California is Deploying Hundreds of Electric School Buses to Reduce Children’s Exposure to Harmful Emissions

Hundreds of old California diesel-powered school busses are set to be replaced by all-electric vehicles thanks to new state funding.

This week, the California Energy Commission has approved close to $70 million in funding to replace more than 200 polluting school busses with all-electric busses that will reduce the exposure of school children to harmful emissions and help the state achieve its climate and air quality objectives.

“School buses are by far the safest way for kids to get to school – but diesel-powered buses are not safe for kids’ developing lungs, which are particularly vulnerable to harmful air pollution,” said Energy Commissioner Patty Monahan. “Making the transition to electric school buses that don’t emit pollution provides children and their communities with cleaner air and numerous public health benefits.

“The Energy Commission is proud to support this transition to protect the health of children throughout the state, something that will help all Californians breathe easier,” she added.

The School Bus Replacement Program of the Energy Commission provides over $94 million to districts of public schools, county education offices, and joint power authorities to assist in the transition from diesel school buses to zero-or low-emission vehicles. Together with approved funding this week, the Energy Commission has awarded schools in 26 counties in California $89.8 million of the program’s funding.

The electric busses approved today will eliminate nearly 57,000 pounds of nitrogen oxides and nearly 550 pounds of annual emissions of fine particulate matter (PM2.5).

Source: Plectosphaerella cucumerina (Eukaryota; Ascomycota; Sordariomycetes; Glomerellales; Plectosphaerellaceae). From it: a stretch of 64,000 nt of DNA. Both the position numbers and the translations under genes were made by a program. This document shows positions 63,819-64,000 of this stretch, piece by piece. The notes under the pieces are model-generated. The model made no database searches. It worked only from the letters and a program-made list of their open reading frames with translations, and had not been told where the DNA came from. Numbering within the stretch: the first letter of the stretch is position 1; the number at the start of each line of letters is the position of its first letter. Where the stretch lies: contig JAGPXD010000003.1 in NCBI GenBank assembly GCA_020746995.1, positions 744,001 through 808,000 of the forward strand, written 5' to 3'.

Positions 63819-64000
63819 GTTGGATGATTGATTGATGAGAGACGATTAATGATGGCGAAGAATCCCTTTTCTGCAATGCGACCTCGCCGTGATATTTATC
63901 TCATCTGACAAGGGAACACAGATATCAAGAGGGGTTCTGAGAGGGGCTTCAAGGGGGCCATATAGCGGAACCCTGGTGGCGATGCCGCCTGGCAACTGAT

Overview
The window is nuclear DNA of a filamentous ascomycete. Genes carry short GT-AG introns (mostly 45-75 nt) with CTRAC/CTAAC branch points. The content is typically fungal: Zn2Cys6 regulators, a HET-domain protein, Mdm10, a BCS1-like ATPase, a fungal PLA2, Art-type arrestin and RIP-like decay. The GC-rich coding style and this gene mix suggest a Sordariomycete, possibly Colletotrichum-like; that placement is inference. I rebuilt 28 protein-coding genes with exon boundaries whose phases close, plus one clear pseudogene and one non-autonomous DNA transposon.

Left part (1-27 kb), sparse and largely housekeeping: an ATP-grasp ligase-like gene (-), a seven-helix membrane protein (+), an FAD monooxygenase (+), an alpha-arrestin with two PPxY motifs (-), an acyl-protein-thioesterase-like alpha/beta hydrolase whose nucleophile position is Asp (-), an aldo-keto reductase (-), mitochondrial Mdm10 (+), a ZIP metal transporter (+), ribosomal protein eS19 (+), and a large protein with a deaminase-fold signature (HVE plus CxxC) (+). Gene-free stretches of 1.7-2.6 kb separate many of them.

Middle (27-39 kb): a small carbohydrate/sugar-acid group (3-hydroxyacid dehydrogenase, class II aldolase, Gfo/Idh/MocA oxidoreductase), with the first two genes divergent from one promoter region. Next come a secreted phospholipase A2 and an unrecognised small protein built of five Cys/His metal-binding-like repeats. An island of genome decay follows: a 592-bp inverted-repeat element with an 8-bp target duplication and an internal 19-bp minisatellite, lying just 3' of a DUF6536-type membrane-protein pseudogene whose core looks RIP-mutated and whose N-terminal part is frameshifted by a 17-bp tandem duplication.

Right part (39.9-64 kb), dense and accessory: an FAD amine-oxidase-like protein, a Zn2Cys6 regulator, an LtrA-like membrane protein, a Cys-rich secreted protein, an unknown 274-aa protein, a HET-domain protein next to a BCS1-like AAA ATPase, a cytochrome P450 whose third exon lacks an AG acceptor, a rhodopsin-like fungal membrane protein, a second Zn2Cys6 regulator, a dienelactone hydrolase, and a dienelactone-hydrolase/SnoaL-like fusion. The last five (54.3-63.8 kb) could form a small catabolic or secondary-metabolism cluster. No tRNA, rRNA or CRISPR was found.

Most of the awards from the Energy Commission support buses in disadvantaged low-income communities that are disproportionately affected by poor air quality air pollution and health issues. In disadvantaged communities, 90% of the electric busses that will be distributed through the new program will operate.

The switch to electric will save schools money in fuel and repair costs in addition to the health benefits. Schools are estimated by the Energy Commission to save nearly $120,000 in fuel and maintenance costs per bus over 20 years.

Diesel buses emit harmful pollutants, including fine particles capable of lodging deep in the lungs and entering the bloodstream. Because children’s lungs are still developing, children are more susceptible to adverse health effects associated with air pollution, including lung damage and asthma attacks, due to their faster breathing rate and other factors. Scientists have even found that these fine particles can cause asthma in healthy children.

There are a number of state initiatives to replace diesel school busses to help protect this vulnerable population – largely with electric busses.

These efforts include the California Climate Investments (CCI) initiative, which puts billions of dollars in cap-and-trade to work to reduce greenhouse gas emissions, strengthen the economy, and improve public health and the environment. CCI-funded projects to put electric school busses on the road include the Rural School Bus Pilot Project of the California Air Resources Board (CARB), the Hybrid and Zero-Emission Truck and Bus Voucher Incentive Project, and the Community Air Protection Programme. CARB’s Carl Moyer Memorial Air Quality Standards Attainment Program also helps fund electric school buses.

The Energy Commission is using funds from the California Clean Energy Jobs Act, also known as Proposition 39, to provide schools with electric buses. Proposition 39 is a voter-approved initiative that adjusted the corporate income tax code and allocated revenues to school districts for energy improvements.

Over five years, Proposition 39 K-12 of the Energy Commission has awarded schools more than $1.7 billion to plan and install energy efficiency upgrades and measures for clean energy generation.

The Clean Transportation Program of the Energy Commission, also known as the Program for Alternative and Renewable Fuel and Vehicle Technology, will provide the charging infrastructure to support buses purchased through the School Bus Replacement Program. The Clean Transportation Program will also fund drivers and maintenance technicians ‘ workforce training and development opportunities.

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